Our Work: Policy


We identify policy or legal barriers to sustainable water options and develop smart and effective strategies to address them using the collective voice of local water leaders.


 Financing Sustainable Water Innovation

Learn more: “Debt Funding for Water Conservation Programs” by Ed Harrington & Cynthia Koehler, Government Finance Review, October, 2016

Policy Issue

Public water utilities generally capitalize their long-term infrastructure projects, paying for them with revenue raised through the issuance of municipal bonds.  These projects provide benefits for many years and their costs are similarly amortized over time.

By contrast, most public water utilities do not capitalize their conservation and efficiency programs, even when these programs provide long-term benefits similar to other capital projects. This disparate treatment is often the result of certain accounting conventions that require public entities to be able to exert control over its assets in some way.  This is straightforward for a treatment facility or pipeline on utility property or right of way. It’s more complicated when a public utility is interested in providing financial incentives to consumers on the other side of the meter or investing in property it does not own.

As a result, spending for decentralized water solutions on the consumer side of the meter is generally limited to cash, straining utility operating budgets.  This tends to limit public investments in these options, even when they provide cost-effective and sustainable benefits to the local community.


Policy Goal

WaterNow Alliance aims to create greater financing flexibility for utilities to make long-term investments in distributed and localized water solutions by identifying legal and accounting mechanisms that satisfy Generally Accepted Accounting Principles also allowing public utilities to debt finance non-traditional water supply and water quality options.

Local utilities will always need to spend on pipes, tanks, treatment and other forms of conventional water infrastructure.  If they are better empowered to make choices about where and when and how to use debt financing to deploy innovative water technologies and strategies, these public water providers will be better positioned to invest in these options and build resilience and water security for their communities.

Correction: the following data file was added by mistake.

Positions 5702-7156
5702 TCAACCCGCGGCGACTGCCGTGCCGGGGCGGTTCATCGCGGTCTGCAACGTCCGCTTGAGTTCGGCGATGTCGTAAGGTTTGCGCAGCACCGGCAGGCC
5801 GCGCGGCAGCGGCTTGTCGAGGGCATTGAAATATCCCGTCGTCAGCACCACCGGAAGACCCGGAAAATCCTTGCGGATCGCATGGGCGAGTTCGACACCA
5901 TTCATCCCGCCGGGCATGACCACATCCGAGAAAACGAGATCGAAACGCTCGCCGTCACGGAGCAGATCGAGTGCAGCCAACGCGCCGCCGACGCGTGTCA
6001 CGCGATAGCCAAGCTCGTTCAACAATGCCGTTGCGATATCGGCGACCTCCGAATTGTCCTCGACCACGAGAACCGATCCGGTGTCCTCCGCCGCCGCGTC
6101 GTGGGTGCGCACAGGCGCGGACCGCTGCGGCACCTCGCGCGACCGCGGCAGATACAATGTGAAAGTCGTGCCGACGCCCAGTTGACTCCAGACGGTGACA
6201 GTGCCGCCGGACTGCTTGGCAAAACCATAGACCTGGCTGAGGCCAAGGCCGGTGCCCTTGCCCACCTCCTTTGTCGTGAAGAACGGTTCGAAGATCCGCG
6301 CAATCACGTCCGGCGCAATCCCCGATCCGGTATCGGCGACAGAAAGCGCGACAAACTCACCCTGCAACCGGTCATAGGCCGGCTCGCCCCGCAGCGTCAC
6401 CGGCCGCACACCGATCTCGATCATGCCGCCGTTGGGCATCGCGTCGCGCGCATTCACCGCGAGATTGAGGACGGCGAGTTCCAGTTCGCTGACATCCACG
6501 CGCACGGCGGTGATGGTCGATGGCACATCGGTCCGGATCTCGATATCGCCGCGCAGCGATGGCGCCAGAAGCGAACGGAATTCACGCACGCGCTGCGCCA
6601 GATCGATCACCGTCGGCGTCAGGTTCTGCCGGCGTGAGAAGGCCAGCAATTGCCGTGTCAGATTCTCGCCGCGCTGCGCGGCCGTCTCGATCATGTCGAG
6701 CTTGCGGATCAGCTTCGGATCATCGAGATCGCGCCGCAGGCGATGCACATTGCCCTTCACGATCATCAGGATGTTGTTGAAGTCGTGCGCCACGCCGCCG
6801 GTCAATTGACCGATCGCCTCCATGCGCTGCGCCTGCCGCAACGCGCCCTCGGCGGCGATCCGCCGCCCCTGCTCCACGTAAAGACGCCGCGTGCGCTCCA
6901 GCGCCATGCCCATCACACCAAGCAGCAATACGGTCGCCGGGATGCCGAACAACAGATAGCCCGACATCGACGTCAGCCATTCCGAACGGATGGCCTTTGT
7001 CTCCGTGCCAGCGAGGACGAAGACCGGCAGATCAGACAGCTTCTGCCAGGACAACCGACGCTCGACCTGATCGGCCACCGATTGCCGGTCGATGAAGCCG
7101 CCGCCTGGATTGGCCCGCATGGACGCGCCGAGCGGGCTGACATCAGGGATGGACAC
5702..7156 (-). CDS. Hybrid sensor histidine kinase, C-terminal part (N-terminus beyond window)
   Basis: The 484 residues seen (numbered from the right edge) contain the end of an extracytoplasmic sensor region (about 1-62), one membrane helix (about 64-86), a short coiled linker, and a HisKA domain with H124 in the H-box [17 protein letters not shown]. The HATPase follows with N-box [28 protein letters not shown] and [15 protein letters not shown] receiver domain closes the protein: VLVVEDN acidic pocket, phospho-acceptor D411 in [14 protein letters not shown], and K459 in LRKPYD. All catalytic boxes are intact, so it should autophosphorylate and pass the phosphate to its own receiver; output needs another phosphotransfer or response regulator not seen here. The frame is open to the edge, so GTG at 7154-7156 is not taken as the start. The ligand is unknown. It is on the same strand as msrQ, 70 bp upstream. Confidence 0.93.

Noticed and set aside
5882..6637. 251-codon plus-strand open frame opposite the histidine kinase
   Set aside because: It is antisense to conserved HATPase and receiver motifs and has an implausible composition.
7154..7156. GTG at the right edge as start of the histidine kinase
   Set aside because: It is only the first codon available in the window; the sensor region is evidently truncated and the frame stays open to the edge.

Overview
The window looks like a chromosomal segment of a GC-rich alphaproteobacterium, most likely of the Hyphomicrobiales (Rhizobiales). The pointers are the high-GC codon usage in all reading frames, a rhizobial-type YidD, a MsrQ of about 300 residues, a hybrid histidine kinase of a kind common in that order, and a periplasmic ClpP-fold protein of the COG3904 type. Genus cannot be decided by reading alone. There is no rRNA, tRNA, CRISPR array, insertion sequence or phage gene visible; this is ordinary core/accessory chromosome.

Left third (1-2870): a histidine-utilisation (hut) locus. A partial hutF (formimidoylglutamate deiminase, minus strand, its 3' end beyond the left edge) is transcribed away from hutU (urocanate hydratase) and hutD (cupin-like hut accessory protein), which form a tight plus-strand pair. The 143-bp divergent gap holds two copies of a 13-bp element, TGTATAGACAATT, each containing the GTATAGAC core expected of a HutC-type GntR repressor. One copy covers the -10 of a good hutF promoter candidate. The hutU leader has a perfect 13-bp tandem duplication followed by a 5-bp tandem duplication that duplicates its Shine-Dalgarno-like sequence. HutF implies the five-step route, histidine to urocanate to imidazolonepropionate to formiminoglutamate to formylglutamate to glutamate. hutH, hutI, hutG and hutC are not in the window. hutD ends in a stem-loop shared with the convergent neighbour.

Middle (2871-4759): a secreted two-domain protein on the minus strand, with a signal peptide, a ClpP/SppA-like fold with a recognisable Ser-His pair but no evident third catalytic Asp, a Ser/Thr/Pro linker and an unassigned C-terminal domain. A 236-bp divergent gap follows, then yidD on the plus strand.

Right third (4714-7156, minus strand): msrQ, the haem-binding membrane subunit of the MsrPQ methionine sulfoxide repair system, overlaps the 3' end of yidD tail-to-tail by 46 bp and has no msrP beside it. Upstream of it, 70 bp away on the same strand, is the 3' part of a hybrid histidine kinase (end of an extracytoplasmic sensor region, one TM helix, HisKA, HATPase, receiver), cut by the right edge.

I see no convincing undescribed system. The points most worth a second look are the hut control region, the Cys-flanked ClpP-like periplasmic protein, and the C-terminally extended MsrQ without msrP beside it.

Our Approach

WaterNow Alliance has convened a team of legal and financial experts to develop a full menu of options for public water providers around debt financing different types of conservation, efficiency and other distributed water solutions mechanisms in compliance with accounting rules and conventions.

WaterNow Alliance’s principal partners for this initiative include:





We’re grateful for the pro-bono legal support being provided by:






We’re proud to be an Imagine H2O California Water Policy Challenge finalist. Learn more about it here.


Policy Outcome

Given the disproportionately large role of local public utility spending on water infrastructure decision making, the primary opportunities to expand adoption and deployment of sustainable water technology and innovation will be at the local level. If successful, the proposed policy guidance could benefit public water providers nationwide. Increased availability of municipal bond financing will not only accelerate implementation of water efficiency technology, but could also encompass consumer behavior software, reuse systems, groundwater management, and technology-based watershed restoration and protection measures.

Links to Additional Information

CERES report

Imagine H2O California Water Policy Challenge


Our “Flexible Financing” initiative works to provide substantially greater flexibility for public utilities to pay for sustainable solutions by using capital budgets rather than being limited to operating cash. In January 2015, this policy project was selected as a finalist for the Imagine H2O California Water Policy Challenge


WNA Action Alert

Taxing Water Rebates Deters Efficiency & Conservation

As water rebates for conservation and efficiency have increased across the nation, the IRS has indicated that it views them as taxable income, requiring water utilities to issue 1099s to all participating consumers. From “cash for grass” to low-flow toilet rebates to support for graywater and low water irrigation systems, financial subsidy programs have helped local water utilities save millions of gallons of water across the West. Taxing water rebates as income is a clear disincentive to sustainable water solutions. You can read our policy brief on this issue here.

With our partners at the National League of Cities, we’ve put together a letter to the White House from water leaders across the nation regarding the IRS’s treatment of water rebates as taxable income.